SUDDES: Ohio leaders need to get ahead of serious changes coming

Thomas Suddes is an adjunct assistant professor at Ohio University. He covered the Statehouse for The (Cleveland) Plain Dealer for many years.

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Thomas Suddes is an adjunct assistant professor at Ohio University. He covered the Statehouse for The (Cleveland) Plain Dealer for many years.

Whether the major-party candidates for governor and the U.S. Senate will acknowledge it is an open question: Ohio is a state in transition, and a statesman, as opposed to a hack, is that officeholder or candidate who acts upon that fact.

  • Ohio is an aging state. The Census reported that 17.5% of all Ohioans are age 65 or older. (The national stat is 16.5%.) That means more and better health services for older Ohioans – and tough standards for nursing home care – should be atop the next governor’s agenda. The state Medicaid Department says it’s “the largest health insurer in the state.” And it covers almost 250,000 Ohioans age 65 or older. It will cover many more, as Ohio ages. Is Ohio ready?
  • Drug addiction – pills and needles – is killing Ohioans at a terrible rate. In population Ohio ranks No. 7 among the 50 states; in fatalities from drug overdoses per 100,000 deaths overall, Ohio ranks No. 4, with metropolitan and Appalachian counties reporting some of the most shocking numbers. Mental health services and drug abuse treatment is at best spotty in Ohio; fix that before yammering about the 1619 Project or critical race theory.
  • People go where the jobs are. Ohio’s population is skewing southwest toward Columbus, away from northeast and north-central Ohio. The Census reports Ohio’s population center is now about 35 miles northeast of the Statehouse. In 2010, the state’s center of population was, say, five- to ten miles north of that. And Intel Corp.’s planned $20 billion semiconductor factory in suburban Columbus guarantees even further population bloat in Central Ohio. That means how issues look from the Statehouse will tend to better fit western- and southwestern Ohio’s perspectives as opposed to the Northeast’s. Result: A need for regional coalition-building at the Statehouse.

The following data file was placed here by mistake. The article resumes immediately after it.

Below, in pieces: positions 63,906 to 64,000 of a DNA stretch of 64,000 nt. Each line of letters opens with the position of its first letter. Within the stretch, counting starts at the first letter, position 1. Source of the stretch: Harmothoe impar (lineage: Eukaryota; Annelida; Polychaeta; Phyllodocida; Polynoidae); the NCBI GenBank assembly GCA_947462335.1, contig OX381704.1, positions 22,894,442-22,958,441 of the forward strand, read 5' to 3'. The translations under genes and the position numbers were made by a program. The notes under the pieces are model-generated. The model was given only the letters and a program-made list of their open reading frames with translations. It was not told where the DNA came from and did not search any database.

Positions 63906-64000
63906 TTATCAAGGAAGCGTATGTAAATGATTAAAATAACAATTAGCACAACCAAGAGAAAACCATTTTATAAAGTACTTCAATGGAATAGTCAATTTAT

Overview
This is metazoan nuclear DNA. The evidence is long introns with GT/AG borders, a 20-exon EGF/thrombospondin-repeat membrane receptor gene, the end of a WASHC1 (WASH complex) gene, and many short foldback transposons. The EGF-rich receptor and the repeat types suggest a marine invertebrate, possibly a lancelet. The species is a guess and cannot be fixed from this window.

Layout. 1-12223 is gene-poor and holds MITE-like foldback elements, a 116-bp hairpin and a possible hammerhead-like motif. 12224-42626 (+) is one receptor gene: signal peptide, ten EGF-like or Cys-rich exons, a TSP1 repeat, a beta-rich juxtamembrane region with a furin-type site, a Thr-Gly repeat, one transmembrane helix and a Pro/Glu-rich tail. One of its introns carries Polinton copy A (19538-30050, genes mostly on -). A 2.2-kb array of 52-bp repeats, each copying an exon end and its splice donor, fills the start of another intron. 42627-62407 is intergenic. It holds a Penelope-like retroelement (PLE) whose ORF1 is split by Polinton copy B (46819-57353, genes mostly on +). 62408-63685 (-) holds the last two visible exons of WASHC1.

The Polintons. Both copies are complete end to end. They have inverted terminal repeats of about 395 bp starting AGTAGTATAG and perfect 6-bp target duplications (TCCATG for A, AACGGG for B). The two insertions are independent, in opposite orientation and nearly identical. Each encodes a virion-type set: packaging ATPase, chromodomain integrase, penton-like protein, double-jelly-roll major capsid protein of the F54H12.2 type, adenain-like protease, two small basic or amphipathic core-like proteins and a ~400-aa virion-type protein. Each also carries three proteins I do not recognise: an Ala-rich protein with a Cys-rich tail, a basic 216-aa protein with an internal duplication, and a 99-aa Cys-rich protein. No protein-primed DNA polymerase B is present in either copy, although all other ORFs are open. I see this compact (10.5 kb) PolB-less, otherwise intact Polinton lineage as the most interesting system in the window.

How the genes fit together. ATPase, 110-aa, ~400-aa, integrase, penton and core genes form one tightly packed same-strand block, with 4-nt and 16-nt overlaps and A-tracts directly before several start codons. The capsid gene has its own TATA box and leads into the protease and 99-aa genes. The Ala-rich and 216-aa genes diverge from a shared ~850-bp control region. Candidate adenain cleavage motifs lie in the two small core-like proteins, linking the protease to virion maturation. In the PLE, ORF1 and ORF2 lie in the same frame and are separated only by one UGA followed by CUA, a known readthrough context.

• The approaching boom in electric cars and trucks means Ohio must rethink how the state pays for roads, now funded mainly by taxes on gasoline and Diesel fuel. Even beyond that, Ohio must reconsider its auto-and-freeway intercity transportation model. Adding lanes to I-71, from Cleveland to Cincinnati, just guarantees more traffic-clots. A high-speed, Three C rail line – for freight as well as passengers – would be gridlock’s only cost-effective relief.
  • Someone’s got to say it – even if she or he becomes a one-termer for doing so – but Ohio, with an aging population and smaller families, doesn’t need 600-plus school districts. Texas, the second-largest state in geography, and with almost 30 million residents (three times Ohio’s), has just over 1,000 districts. Ohio should fund teachers, not bureaucrats.
  • Lost in the General Assembly’s Manhood Derby is the fact that 51% of Ohio’s population is female – that is, Ohio has a female majority. Both parties and whoever’s governor need to recruit and elect more female candidates for the General Assembly.

The Bureau of Labor Statistics reports that, “in 2020, women’s annual earnings were 82.3% of men’s.” This year, base pay for a state senator or representative in Ohio is $68,674. Maybe if someone shrunk that to 82% of the current base – to, say, $56,313 – the guys would catch on.

Finally, it’s incontestable, as the House Bill 6 scandal demonstrates, that Ohio’s ethics and lobbying laws are softer than overcooked pasta. It’s ridiculous that what now passes for disclosures by legislators amounts to small-dollar souvenirs, in great part.

That’s why Ohio needs to have a real discussion on that and other genuine issues confronting the voters, not the customary razzmatazz of yet another statewide campaign of slogans, personality – and attitude.

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